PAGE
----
PayPal (PYPL) got a lot of the headlines in the latest batch of quarterly reports, but from where I’m standing, the real market-moving relief came from Starbucks (SBUX). Big Tech is holding up better than feared . . . but Big Brick And Mortar is hotter than ever.
Start with PYPL. Decent enough numbers, with revenue edging up 9% above last year’s level. Factor out exchange rates, you can squeeze an extra 1 percentage point of top-line growth there.
But factor out the company’s one-time parent and crown jewel EBAY and revenue jumped 14%, which suggests sluggish transaction activity in that critical sales channel.
And as management pointed out, this comes on the back of a 32% revenue spike a quarter ago. Growth is plateauing. The old heady days when PYPL could surge along on a 20% revenue trend year after year seem to be over.
Management faces a difficult choice. They can either chase growth by investing in strategic initiatives . . . or accept that they’ve taken their business model roughly as far as it goes. In that scenario, they can focus on profitability and maybe even start paying dividends.
That’s apparently what they’re doing. Major shareholder Elliott Investment Management is lobbying for a review of alternatives to the existing capital return program, which basically boils down to buybacks right now.
But to pay a dividend, you need to be profitable. On a GAAP basis, PYPL actually swung to a loss . . . and factoring out non-recurring charges, earnings actually dropped 20% from last summer.
This is a company doing 9-10% more business than it did a year ago. And yet costs ate up every additional dollar that came in. All that growth, all the initiatives, all the acquisitions didn’t help the bottom line one bit.
Growth like that just isn’t worth chasing unless there’s an endgame in mind. And when revenue across the S&P 500 is up 12.3% from last year, it isn’t even a great growth rate. It’s slower than average. Sub par.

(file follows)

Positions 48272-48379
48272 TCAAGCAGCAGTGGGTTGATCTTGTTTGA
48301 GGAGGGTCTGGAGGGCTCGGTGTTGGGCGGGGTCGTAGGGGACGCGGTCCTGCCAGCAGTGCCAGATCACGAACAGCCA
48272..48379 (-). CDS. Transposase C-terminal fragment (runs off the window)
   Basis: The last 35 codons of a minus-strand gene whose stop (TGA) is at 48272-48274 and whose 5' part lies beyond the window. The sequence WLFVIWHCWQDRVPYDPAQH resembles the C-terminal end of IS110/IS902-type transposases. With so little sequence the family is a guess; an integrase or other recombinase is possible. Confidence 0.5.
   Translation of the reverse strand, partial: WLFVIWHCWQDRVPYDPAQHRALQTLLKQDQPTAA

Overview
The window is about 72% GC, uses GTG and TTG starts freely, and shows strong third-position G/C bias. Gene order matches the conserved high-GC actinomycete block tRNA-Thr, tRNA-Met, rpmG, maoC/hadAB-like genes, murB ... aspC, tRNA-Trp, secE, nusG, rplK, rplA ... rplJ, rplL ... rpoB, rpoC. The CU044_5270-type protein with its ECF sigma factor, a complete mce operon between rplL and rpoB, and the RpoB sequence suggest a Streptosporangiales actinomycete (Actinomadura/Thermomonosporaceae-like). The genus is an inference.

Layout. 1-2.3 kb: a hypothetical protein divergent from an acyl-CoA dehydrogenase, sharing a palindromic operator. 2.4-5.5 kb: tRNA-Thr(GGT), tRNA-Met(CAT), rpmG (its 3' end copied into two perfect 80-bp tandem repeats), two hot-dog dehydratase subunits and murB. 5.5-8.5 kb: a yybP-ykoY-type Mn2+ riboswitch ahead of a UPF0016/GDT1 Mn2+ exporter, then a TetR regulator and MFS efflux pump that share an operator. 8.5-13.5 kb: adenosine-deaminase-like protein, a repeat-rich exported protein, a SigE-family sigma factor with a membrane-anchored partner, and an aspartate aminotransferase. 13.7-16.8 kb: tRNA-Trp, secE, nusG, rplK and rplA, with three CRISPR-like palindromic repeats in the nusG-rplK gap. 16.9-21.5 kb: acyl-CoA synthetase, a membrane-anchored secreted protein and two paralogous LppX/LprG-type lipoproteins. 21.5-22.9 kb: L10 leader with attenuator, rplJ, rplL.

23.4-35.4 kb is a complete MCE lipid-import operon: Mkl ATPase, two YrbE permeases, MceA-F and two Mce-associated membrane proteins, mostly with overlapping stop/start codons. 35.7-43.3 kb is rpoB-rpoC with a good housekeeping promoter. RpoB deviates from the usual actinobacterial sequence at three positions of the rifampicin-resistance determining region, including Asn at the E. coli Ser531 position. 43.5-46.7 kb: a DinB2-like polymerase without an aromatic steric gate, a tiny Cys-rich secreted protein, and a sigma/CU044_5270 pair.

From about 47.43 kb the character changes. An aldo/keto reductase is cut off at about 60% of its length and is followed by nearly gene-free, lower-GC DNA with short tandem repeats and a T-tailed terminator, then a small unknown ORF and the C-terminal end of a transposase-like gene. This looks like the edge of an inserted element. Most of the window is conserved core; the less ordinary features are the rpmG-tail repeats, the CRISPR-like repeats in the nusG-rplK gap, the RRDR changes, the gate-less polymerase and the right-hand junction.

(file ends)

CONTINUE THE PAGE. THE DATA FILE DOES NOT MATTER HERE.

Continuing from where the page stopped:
Don’t get me wrong. I love PYPL and want it to succeed. But this is not the hypergrowth story that had shareholders cheering for years before the pandemic pushed the stock beyond $300.
These numbers argue compellingly that PYPL didn’t deserve to drop below $90. We’ve just watched three months of dread evaporate. That’s worth a big bump. The question is what it takes to get the stock to recover another 25-30% and start testing the April high again.
And the real point is that if PYPL isn’t a growth machine any more, the whole reason a lot of investors gravitate toward the big tech names seems to be broken. Visa (V) boosted its revenue 19% this quarter. Which is the growth company now?
I’ve been anticipating a reckoning in the tech group for a few years now. Names like Microsoft (MSFT) and Apple (AAPL) are now effectively value stocks: not growing too fast or changing the world too dramatically, but providing regular dividends.
Maybe it’s time for PYPL to join them. Remember, it’s officially a “financial” stock now anyway . . . one of the bright points in that stodgy sector, but a long way from changing the world.
Meanwhile, the world goes on. The world of coffee and people getting out of the house. Starbucks (SBUX) is now roughly the same market capitalization as PYPL now.
Like PYPL, the coffeehouse chain has seen better days. Last summer, it was a $120 stock.
But last summer, SBUX booked $0.99 per share in profit from recurring operations, yielding a valuation of something like 30X annualized earnings. Down here below $90, earnings have come down significantly . . . but the multiple has also dropped to a 24-25X level.
Dollar for dollar, the stock is cheaper than it was last summer. And revenue keeps powering along at a 13% rate . . . faster than PYPL. If you’re looking for a hot sales trend, this is it.
The consumer market is booming. Tech is slowing. Neither of these companies is sailing past the inflationary winds . . . but growth is radiating from brick and mortar now.
And SBUX did all this despite what amounts to a crippling shutdown in China. Once those stores reopen, it’s going to blow Big Tech’s socks off.